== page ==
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I work at what I believe Marcus would call a teaching school. We are expected to publish, but a lot of emphasis is put on excellence in teaching. When reviewing applications over the past few years, I've looked for some pubs but also evidence of quality teaching and broad teaching experience. As far as pubs go, one or two is plenty for someone recently out of school, and solid refereed journals are fine, even if they are not top-tier.

1. Yes, seems right to me.

2. Yes, seems really right to me.

3. I don't expect a lot of experience with this, but it may help if you're interested in it. This is very minor compared to teaching experience and ideas about teaching.

4-A. If you're still in grad school, or just recently out of it, I want to see a letter from someone on your committee. But I do not need letters from every member. I want to see how someone other than you describes your project. The committee chair is fine. As far as other letters go, I'd really like to hear from someone who has watched you teach a few times.

4-B. External letters from well-respected figures don't mean a lot to me. At least, I've yet to read one that made much of an impression, though I haven't read a lot of them. In the cases I'm familiar with, the figure doesn't seem to know the applicant all that well. On a couple of occasions, letters from figures have been pretty brief. One wrote just 5-6 sentences. In any case, there are a lot of really good people out on the market now, many of whom just lack connections and opportunities.

But if you're teaching outside of your grad department, a letter from someone at the new school who has observed you teach (and more than once is better) means something to me.

5. I don't care much about this. I've never looked to see if any applicants had online presences. That said, it can help some if you have experience with online learning platforms.

Sara L. Uckelman

My experience with 5 is that short-listed candidates are likely to have their google scholar profiles checked. So, if you're applying, I would certainly check to (a) make sure you have one, and (b) that it is up to date.

Marcus Arvan

Hi CW: Thanks for sharing your thoughts and experience! I'm glad to hear you think (1) and (2) are right, and to a lesser extent (3). With regard to (4) and (5), you may be right. However, I think it is always worth keeping in mind that common cognitive biases are notoriously opaque and resistant to reliable introspection. Almost no one thinks they fall prey to confirmation bias, framing effects, familiarity bias, etc.--but empirical results show that many of us fall prey to them anyway. It would not surprise me if most people on search committees don't think they attach much weight to letters from famous people in the field or to dossiers of candidates whose names they tacitly recognize, all the while subconsciously assigning those very things greater weight than they realize. That's just how cognitive biases work--they fool us into thinking we're not biased in ways that we actually are! (This is one of many reasons why research in my wife's field--Industrial Organizational Psychology--consistently shows that algorithmic selection processes have better predictive power in hiring than human decision makers. Turns out a vast variety of job-irrelevant factors--such as candidates' voices, looks, height, gender, etc.--consistently influence interviewing and hiring decisions despite the fact that no one *thinks* they are biased in those ways).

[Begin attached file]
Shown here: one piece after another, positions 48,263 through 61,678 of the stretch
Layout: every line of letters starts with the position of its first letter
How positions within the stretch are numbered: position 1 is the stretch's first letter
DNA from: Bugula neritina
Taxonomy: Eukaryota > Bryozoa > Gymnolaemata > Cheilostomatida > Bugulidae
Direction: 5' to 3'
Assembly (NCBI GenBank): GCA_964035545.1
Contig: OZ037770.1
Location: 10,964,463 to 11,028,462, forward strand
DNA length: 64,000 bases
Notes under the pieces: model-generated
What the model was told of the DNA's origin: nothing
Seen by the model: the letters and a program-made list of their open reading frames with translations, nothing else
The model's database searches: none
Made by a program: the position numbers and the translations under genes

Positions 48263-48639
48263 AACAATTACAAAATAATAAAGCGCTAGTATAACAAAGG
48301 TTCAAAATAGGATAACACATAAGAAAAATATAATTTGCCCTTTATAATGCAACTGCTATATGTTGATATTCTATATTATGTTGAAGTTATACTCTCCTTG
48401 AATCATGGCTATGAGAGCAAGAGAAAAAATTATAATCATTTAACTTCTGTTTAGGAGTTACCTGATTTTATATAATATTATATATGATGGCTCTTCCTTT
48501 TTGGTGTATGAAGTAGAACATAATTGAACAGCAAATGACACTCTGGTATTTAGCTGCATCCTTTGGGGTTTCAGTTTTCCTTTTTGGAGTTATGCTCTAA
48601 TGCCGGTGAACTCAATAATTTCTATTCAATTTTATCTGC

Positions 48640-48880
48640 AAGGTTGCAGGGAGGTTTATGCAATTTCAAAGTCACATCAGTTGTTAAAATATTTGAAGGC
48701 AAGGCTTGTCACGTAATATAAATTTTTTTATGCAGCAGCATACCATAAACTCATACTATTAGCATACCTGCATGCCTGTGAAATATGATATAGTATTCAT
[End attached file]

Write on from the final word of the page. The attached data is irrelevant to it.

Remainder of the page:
Marcus Arvan

Hi Sara: good point! It often surprises me how few people seem to have a Google Scholar profile (something which, for obvious reasons, can help a search committee determine how much a candidate's work is being engaged with by others).


Thanks for this very useful post and discussion. As someone who will be going on the market again this year (applying from my current post-doc position), I wanted to ask from those who have served on search committees how they feel, with regard to #5, about things like Google Scholar and Academia.edu.

When I first went on the market a few years ago, I took quite a bit of time to create my own website with teaching and research materials, publications, etc., and I have kept it updated over the years. Two years ago I added a simple link to my website from my Academia.edu site but--except for my CV--didn't bother to upload things separately directly to the Academia.edu site. And I've never had a Google Scholar site. I have the impression that, for better or for worse, Academia.edu is becoming a sort of professional standard, and I worry that people may go to my Academia site--where there is basically just a short bio and a single link--and conclude that I have no publications, etc., without bothering to click the link and look at my actual site where all of my materials, papers, etc. are available.